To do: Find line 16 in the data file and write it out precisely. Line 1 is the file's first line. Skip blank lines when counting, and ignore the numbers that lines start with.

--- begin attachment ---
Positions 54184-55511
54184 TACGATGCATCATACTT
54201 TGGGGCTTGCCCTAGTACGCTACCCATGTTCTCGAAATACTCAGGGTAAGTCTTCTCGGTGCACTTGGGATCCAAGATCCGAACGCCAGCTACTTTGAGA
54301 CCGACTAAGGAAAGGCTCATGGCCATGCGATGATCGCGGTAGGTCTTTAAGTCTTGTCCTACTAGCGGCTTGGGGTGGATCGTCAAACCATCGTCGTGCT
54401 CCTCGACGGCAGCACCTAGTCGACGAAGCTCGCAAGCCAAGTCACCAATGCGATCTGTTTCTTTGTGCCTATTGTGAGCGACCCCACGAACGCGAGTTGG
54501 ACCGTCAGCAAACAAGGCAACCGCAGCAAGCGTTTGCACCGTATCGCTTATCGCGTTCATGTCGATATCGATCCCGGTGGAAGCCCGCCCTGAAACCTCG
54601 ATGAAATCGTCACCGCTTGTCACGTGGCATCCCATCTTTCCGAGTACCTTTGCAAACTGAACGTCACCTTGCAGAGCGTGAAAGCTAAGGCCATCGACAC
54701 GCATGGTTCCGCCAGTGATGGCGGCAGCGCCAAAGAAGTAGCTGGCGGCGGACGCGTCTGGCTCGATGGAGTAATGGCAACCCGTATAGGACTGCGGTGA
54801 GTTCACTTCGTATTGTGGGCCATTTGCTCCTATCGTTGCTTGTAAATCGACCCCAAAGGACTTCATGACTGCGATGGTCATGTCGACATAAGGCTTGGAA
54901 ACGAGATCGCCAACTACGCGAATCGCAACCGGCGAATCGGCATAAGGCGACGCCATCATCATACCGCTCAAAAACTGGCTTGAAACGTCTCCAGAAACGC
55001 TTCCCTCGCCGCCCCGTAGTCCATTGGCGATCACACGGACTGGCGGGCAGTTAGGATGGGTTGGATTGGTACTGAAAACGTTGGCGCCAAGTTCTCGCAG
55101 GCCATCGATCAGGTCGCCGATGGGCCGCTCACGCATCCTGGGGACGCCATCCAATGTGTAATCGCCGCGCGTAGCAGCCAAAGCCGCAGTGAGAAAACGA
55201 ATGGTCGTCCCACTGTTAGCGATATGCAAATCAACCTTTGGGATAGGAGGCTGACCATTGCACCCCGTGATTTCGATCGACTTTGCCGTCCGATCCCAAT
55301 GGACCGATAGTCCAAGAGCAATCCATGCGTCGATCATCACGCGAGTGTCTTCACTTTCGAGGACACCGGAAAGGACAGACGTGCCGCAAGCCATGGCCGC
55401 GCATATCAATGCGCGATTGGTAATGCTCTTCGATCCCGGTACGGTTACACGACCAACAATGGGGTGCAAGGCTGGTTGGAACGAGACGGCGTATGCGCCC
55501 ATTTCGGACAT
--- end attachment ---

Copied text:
55501 ATTTCGGACAT